The SEC has subpoenaed Elon Musk after he asked his millions of Twitter followers if he should sell his Tesla shares .
The United States Securities and Exchange Commission (SEC) subpoenaed Elon Musk after he published a tweet asking if he should sell his Tesla shares.
The summons was given on November 16, 2021, reveals Bloomberg, after Musk asked if it was feasible to sell 10% of his Tesla shares to pay his taxes , which have been criticized as “low” compared to your heritage.
Much is made lately of unrealized gains being a means of tax avoidance, so I propose selling 10% of my Tesla stock.
Do you support this?
— Elon Musk (@elonmusk) November 6, 2021
Because the ‘Yes’ vote won , the automaker’s shares plunged 16% over the next two trading days.
Tesla, which disclosed the subpoena in its filing days ago with the SEC, did not elaborate on the nature of the agency’s investigation, except to say that it was “seeking information about our governance processes around compliance with the agreement that we have.” with the SEC.”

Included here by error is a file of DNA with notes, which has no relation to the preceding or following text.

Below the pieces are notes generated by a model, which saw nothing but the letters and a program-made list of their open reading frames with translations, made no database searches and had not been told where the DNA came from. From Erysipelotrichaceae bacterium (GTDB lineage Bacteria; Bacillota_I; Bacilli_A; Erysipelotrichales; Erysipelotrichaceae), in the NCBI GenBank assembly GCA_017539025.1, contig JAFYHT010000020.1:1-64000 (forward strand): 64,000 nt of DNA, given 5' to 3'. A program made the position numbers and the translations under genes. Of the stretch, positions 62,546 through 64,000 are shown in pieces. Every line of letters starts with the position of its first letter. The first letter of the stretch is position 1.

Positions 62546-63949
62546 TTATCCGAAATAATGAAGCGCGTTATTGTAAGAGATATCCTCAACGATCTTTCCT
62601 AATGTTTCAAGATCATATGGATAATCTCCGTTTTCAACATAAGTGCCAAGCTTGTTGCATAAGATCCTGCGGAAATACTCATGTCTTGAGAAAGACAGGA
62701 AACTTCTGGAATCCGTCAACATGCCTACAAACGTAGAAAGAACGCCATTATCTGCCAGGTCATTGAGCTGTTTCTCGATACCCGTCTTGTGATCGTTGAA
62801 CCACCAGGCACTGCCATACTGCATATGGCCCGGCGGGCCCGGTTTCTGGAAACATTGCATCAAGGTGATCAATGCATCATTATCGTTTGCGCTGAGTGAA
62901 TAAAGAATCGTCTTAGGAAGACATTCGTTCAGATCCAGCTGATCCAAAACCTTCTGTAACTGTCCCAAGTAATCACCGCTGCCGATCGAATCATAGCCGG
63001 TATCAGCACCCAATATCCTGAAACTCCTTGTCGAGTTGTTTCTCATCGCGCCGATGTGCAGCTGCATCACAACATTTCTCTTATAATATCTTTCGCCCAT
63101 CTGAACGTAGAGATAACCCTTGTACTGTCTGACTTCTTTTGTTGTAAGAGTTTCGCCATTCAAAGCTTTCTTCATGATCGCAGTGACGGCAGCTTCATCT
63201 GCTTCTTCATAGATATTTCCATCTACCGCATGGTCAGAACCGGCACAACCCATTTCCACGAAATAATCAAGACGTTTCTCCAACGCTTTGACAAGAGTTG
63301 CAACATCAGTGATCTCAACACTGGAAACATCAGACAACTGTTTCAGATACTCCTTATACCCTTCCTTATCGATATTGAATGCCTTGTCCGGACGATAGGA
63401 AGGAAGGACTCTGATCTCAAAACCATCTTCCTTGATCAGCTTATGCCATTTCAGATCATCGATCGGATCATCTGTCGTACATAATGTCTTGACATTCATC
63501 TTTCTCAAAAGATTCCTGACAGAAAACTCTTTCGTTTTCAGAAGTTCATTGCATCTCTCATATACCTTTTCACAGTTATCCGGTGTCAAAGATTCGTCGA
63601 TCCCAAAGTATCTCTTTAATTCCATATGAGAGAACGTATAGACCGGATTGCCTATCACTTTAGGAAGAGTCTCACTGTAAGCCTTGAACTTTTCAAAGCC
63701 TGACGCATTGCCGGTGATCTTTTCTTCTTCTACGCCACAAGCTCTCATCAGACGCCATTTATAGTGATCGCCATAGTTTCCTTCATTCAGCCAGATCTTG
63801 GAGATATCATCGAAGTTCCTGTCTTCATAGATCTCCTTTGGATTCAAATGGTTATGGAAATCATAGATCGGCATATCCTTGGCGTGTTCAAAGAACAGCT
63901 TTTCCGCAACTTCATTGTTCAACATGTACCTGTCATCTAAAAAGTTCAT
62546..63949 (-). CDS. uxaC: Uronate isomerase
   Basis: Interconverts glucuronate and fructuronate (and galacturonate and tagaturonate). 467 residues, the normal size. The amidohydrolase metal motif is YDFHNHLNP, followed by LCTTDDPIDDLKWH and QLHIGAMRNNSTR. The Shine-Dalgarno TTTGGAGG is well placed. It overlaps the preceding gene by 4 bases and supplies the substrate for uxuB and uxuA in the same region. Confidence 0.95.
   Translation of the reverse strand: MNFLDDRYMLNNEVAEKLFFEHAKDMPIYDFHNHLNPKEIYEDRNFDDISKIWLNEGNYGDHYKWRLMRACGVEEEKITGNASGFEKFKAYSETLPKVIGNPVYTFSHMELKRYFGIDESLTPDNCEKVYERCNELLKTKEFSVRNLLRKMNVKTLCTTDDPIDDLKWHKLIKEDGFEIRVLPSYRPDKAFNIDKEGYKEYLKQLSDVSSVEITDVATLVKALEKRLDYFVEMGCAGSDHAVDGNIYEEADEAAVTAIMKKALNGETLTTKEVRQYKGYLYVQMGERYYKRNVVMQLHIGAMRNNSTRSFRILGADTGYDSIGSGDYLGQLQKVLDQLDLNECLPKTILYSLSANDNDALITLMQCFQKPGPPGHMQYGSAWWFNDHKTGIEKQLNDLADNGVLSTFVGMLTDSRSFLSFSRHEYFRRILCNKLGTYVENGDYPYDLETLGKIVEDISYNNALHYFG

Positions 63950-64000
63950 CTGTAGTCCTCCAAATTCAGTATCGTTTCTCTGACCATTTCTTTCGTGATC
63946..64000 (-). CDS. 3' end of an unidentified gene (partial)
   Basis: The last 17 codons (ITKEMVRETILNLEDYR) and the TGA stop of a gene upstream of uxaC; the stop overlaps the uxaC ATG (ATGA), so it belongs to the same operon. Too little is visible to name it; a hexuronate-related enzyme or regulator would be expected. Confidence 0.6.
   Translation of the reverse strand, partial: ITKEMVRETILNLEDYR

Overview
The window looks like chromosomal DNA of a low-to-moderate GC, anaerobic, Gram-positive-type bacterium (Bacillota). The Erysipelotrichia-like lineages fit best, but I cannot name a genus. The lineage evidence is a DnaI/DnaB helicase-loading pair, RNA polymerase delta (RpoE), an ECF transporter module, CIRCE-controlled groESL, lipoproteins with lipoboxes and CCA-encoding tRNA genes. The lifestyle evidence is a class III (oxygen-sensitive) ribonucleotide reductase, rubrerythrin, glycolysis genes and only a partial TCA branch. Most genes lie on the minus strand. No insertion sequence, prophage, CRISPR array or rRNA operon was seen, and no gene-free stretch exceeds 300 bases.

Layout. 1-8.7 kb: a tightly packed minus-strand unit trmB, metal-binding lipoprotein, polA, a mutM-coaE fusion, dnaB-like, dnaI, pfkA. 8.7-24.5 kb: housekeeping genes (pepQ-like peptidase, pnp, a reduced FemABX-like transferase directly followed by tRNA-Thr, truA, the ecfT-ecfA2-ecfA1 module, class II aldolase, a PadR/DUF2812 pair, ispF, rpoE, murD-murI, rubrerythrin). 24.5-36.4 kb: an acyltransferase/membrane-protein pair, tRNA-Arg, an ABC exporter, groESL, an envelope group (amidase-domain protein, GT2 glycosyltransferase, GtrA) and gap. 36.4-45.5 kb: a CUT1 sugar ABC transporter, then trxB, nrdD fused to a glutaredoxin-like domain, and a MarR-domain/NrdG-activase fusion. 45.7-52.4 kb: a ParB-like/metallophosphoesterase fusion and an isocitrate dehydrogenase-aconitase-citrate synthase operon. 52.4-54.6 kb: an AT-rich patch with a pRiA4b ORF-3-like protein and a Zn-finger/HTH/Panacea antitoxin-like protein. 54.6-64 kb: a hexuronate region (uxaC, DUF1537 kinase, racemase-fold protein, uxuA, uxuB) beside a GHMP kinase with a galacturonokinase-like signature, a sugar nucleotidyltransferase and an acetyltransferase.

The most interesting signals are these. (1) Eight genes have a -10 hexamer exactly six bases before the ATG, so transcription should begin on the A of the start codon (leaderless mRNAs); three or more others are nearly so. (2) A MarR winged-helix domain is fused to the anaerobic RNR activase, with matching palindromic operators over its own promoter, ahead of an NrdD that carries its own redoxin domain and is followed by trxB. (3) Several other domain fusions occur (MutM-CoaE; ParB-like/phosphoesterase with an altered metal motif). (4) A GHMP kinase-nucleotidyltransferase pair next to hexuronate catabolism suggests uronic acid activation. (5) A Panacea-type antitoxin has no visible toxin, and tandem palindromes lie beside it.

Of course, this is not the first time that Musk has been called by the Commission to explain his tweets.
Musk sent the most controversial of his tweets on August 7, 2018, in which he claimed to have the funds to take Tesla private at $420 a share. (Tesla has been a publicly traded company since 2010.)
Musk said on Twitter that he had “funds secured” to close the deal and buy out shareholders who didn’t want to keep the company . He posted these tweets during the afternoon while trading was still taking place, and the company’s share price soared in response.
The SEC immediately launched an investigation, ultimately concluding that while he had held some meetings with Saudi Arabia’s sovereign wealth fund, Musk “had never discussed a private transaction at $420 per share with any potential source of funding, had not done nothing to investigate whether it would be possible for all current investors to remain with Tesla as a private company through a ‘special purpose fund,’ and had not confirmed Tesla investor support for a potential private transaction.”
A year later, Tesla and the SEC agreed that Musk ‘s tweets about the company should be subject to increased oversight. Under the agreement, a company attorney was appointed to pre-approve tweets from Musk about Tesla ‘s financial health, sales or delivery numbers , estimated or not, as well as other specific topics.